LOWER RATES FOR LONG-TERM CAPITAL GAINS
On December 22, 2017, The Tax Cuts and Jobs Act was signed into law. The information in this article predates the tax reform legislation and may not apply to tax returns starting in the 2018 tax year. You may wish to speak to your tax advisor about the latest tax law. This publication is provided for your convenience and does not constitute legal advice. This publication is protected by copyright.
To take advantage of the long-term capital gains rates, you need to hold the asset longer than one year. The long-term rate depends on two things: your marginal tax rate and how long you have held the asset. The lower preferential capital gains rates do not apply to gains from collectibles (stamp collections, coins, art work, etc.) and gain attributable to depreciation recapture on sales of certain real estate. The rates shown below currently apply.
If your marginal rate is 15% or under—Your long-term capital gains rate will be 0% for property held longer than one year.
If your marginal rate is 25% to 35%—Your long-term capital gains rate will be 15% for property held longer than one year.
If your marginal rate is 39.6%—Your long-term capital gains rate will be 20% for property held longer than one year.
When figuring how long you’ve held an asset, start counting on the day after you acquire the property. The day that the property is disposed of is counted as part of the holding period. So, for example, if you bought stock on February 7 of Year 1 and sold it on February 7 of Year 2, your holding period would be one year, and any gain on the sale would not be eligible for the preferential capital gains rates. But if the sale was on February 8 of Year 2 or later, you would have held the stock long-term and the lower rates would apply. For securities traded on an established market, such as the New York Stock Exchange for example, your holding period begins on the day after the trade date of the purchase and ends on the trade date of the sale.
If you own shares of the same stock purchased at different times and prices and can specifically identify those blocks of stock, it may be to your benefit to pick the block of shares you sell based on their cost and holding period. If you cannot specifically identify them, then the first-in first-out rule applies. Shareholders of mutual funds may choose to average the cost basis of shares bought at different times; for holding period purposes the mutual fund shares that are sold are considered to be the ones acquired first. When deciding whether to take a gain or hold for long-term rates, you should compare the savings associated with long-term rates to the financial risk of continuing to hold the investment.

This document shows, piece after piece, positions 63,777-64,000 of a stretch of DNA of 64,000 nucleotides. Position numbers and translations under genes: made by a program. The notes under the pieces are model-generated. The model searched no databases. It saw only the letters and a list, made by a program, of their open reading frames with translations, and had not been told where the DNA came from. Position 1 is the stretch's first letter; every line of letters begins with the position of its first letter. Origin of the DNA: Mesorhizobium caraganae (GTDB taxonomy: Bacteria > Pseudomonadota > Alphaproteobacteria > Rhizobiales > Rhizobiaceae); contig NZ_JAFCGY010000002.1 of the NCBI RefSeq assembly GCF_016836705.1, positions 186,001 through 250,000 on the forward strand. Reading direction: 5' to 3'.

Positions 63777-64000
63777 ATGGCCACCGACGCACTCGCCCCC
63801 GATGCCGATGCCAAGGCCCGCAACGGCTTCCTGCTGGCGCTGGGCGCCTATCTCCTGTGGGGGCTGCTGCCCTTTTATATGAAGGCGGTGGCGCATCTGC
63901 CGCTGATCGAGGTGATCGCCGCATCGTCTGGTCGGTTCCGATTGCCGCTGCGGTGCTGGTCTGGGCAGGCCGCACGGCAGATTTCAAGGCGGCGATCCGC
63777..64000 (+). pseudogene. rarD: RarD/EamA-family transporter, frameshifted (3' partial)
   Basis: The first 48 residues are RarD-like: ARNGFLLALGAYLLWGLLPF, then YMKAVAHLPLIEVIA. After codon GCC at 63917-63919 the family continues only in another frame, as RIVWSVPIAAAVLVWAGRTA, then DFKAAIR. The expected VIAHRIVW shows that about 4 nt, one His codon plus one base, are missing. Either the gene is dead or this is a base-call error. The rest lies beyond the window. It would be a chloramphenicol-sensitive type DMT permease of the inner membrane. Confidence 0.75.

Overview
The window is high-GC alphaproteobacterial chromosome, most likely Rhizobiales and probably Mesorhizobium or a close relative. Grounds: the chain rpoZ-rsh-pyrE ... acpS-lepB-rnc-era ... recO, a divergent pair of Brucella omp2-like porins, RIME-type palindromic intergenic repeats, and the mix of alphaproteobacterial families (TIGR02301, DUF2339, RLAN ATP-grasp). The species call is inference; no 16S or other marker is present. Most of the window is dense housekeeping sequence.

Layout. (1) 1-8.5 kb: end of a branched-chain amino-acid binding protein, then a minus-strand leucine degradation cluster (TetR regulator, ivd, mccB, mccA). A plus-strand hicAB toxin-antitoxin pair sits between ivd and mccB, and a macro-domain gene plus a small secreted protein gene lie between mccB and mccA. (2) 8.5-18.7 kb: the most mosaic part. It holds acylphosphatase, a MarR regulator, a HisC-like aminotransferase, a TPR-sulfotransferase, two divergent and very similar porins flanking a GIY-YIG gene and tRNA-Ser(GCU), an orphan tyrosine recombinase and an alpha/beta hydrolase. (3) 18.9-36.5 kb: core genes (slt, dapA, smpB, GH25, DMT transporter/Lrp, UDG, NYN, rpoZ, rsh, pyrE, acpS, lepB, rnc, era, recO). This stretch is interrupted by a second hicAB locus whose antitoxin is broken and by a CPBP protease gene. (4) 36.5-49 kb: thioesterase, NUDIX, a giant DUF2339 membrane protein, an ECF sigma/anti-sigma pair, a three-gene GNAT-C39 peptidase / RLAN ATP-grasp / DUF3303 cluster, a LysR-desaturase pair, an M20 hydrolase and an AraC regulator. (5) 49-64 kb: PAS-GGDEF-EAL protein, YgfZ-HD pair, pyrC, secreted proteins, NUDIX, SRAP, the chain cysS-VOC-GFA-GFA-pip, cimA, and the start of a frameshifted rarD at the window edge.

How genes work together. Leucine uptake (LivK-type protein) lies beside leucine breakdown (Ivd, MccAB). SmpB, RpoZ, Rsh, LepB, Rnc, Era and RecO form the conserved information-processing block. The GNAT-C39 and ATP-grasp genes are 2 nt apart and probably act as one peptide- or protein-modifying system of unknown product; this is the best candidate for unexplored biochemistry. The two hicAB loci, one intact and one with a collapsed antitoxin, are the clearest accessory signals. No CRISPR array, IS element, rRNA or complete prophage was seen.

Taxpayers in the 15% or lower tax brackets with unrealized long-term capital gains should develop strategies to take advantage of the “zero” tax rates, possibly cashing in on existing gains while avoiding any federal tax on the gains.
Owners of homes used as their principal residence with gains exceeding the $250,000/$500,000 exclusion limits, and owners of second homes which do not qualify for the home sale gain exclusion, will especially benefit from the these reduced rates. However, be aware of the 3.8% surtax on net investment income that will apply to the portion of the gain from a home that cannot be excluded. This surtax won’t apply if your modified adjusted gross income is less than $200,000 ($250,00 if married filing jointly or $125,000 if married filing separately).
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